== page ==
A: The third question brings in also an interesting time dimension I think because here at the institute we’re looking to develop research and theory spanning contemporary immigration societies (mainly in Europe) and longstanding multi-ethnic and multi-religious societies in Africa and Asia. How do you see the concept of diversity shaping this research agenda so to speak?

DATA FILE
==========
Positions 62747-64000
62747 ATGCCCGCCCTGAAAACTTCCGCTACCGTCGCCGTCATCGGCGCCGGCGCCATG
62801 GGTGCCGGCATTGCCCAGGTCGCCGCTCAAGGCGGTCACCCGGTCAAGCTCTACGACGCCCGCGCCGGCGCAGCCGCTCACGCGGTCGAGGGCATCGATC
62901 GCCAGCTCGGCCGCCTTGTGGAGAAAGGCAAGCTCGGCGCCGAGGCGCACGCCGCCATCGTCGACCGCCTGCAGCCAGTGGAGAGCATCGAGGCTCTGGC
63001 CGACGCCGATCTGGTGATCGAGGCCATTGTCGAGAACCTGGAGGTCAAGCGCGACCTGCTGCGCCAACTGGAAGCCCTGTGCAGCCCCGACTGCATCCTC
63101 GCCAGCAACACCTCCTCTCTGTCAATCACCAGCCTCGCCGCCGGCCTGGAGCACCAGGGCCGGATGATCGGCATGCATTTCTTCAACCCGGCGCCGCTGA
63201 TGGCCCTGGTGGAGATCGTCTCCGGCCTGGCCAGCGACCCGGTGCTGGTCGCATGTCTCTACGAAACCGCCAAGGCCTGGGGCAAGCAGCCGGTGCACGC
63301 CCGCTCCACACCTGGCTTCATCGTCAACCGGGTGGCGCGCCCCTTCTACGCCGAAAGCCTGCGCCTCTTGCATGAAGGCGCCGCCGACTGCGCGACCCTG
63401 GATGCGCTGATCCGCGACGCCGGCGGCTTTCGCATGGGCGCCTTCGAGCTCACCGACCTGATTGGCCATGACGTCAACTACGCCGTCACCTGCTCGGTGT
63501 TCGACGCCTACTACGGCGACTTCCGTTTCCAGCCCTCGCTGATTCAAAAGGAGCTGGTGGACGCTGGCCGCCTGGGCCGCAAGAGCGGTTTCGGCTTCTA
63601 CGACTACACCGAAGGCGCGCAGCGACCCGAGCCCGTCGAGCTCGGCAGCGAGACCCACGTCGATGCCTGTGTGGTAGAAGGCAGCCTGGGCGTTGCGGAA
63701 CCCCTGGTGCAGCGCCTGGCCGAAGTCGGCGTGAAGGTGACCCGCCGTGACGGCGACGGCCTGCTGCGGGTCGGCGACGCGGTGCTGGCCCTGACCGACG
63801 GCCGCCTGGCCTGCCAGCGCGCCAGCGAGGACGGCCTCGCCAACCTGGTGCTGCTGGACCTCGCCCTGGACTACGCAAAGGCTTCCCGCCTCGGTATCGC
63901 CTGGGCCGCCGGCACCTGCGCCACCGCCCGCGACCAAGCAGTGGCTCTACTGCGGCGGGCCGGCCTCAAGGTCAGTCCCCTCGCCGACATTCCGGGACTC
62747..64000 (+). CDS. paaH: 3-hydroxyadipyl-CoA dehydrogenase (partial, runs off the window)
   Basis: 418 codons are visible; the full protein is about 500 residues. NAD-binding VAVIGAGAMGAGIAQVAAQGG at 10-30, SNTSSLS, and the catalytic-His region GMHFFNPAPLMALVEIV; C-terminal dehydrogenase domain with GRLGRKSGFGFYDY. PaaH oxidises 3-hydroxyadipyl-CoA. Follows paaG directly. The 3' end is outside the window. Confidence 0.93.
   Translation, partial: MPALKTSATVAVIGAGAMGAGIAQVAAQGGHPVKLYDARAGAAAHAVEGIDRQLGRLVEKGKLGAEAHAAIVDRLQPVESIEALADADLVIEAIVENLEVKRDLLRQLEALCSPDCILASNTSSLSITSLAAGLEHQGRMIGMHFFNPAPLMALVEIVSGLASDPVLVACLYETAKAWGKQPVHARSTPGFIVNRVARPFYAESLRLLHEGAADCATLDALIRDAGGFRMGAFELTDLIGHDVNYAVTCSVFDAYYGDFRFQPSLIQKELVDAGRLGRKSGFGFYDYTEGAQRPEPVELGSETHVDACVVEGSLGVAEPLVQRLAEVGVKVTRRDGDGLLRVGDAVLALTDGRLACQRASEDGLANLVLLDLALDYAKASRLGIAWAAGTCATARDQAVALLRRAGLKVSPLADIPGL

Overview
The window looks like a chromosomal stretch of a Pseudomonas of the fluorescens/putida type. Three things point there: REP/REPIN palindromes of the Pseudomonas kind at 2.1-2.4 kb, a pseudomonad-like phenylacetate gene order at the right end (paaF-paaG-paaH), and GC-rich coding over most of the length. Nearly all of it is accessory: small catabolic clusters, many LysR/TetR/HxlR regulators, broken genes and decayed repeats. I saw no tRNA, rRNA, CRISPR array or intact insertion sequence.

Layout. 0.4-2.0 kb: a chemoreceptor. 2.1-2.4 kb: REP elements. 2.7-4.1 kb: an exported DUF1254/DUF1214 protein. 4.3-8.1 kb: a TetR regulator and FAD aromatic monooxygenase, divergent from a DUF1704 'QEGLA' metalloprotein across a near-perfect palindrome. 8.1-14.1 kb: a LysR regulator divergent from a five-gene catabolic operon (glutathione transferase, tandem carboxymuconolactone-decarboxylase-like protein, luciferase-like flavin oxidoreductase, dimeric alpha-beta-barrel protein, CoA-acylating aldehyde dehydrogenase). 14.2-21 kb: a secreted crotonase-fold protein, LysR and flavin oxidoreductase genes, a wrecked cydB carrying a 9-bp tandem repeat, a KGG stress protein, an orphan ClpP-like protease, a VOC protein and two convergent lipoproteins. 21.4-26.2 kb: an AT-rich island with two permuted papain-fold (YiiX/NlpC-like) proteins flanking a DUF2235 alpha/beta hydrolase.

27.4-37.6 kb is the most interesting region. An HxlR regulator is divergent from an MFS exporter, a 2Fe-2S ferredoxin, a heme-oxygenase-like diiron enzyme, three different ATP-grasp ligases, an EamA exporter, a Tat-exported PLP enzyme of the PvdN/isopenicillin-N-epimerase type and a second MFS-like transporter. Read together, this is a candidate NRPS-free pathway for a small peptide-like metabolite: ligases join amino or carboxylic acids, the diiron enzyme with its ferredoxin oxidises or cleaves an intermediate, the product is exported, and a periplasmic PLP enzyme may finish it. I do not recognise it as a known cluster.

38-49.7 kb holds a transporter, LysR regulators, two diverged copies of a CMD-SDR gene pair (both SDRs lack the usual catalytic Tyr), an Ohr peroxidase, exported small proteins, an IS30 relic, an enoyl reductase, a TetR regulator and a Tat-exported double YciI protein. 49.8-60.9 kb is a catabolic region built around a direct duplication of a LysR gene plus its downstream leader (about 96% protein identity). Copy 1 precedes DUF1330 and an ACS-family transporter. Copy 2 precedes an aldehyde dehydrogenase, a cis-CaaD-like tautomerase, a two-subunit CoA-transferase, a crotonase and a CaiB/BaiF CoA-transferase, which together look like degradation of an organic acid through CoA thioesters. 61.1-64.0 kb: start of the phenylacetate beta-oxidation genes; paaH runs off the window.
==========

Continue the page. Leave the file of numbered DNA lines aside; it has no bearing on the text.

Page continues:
B: If you see diversity as a paradigmatic feature it becomes an instrument for addressing everything. I do believe that there is analytic stereotyping involved in the study of diversity. For instance, as I said just now, there is a big urban bias in our studies. There is a bias towards working in the sort of centers of diversity that you’ve just outlined, the big metropolitan, cosmopolitan environments of the world and so on. Well, people in our team have been doing research in places like The Gambia in West- Africa, what we call ‘peri-urban’ areas. Mind you, even urban Gambia is really not New York City. Other team members worked in places like the periphery of China, very rural, isolated minority regions in China. But you see, in such remote and non-cosmopolitan areas we encounter exactly the same sort of forms of diversity and effects of diversity and of globalized notions of culture and social structure that generate diversity. They are all there. And in that sense, again, we see the big paradigmatic effect of using diversity. It creates a specter in which even officially or let’s say common-sensibly “monochrome” environments become extraordinarily diverse when we start looking into their detailed structures. We need to look into the fine detail, though, and that brings me to another issue. We can look at diversity in terms of the established notions of diversity, e.g. nationalities, ethnicities, religions and so on – you know, the things we know as the ‘big’ diacritics of social life. And then you can say, oh gosh, in the city of Antwerp there are 149 nationalities. But the reflex that we had when we moved into this field of super-diversity research was: we started looking inside such groups, searching in the ‘infra-group’ diversity if you wish. And when you see within social, cultural and linguistic groups, of course, you get an even more outspoken diversification of diversity, in the sense that within groups you see enormous amounts of multiplicity, hybridity and complexity. You also see the creation of ephemeral groups that have the solidity actually or the degree of solidity and certainly the agentivity of the big ‘groups’ that we know - like nation states or ethnic groups, religions and so on. A group of spectators in a bar watching a football game is as robust a group as a ‘nation’, even if that group only lasts for a couple of hours. While they focus on the game, members of that group display tremendously uniform behavior, a robust level of group cohesion, a commonness of body arrangement, language use and interaction patterns. It takes a particular type of approach to see this, though. You need to question the assumption that social and cultural units can only be studied externally. They also need to be studied internally, and in that sense the type of sociolinguistics that we've tried to develop in the context of super-diversity is a kind of sub-molecular or ‘nano-‘ sociolinguistics, in which we enter into the traditional distinctive categories of sociolinguistics - those are basically the usual sociological categories, gender, age, ethnicity and what have you – and we start digging inside them, all the way down to their fine fiber. By doing so you discover all sorts of different forms of group, forms of sociolinguistic life not observed till now. That, then, brings us to a very fundamental level of theorizing in which you begin to see identity and community in a far more nuanced way than what you would get if would stop after having counted the nationalities or ethnic groups. Of course, this is evident in a way. We all know that the 149 nationalities in Antwerp are, for instance, not horizontally distributed; they are vertically organized as well; their co-organization is stratified. There are groups that hold power over groups that are entirely powerless, and in some cases you see quick and unexpected reversals of that in specific social contexts. Language is one of the most sensitive entrances to complex social processes there. It's the linguistic regime that very often informs you first about how these forms of stratification there are. So we know that counting these units itself doesn't really inform about what happens within super-diversity; and if you want to really get into the way in which it operates, it works, it is driven and it changes, then you need to get to another, deeper and more fine-grained level of analysis.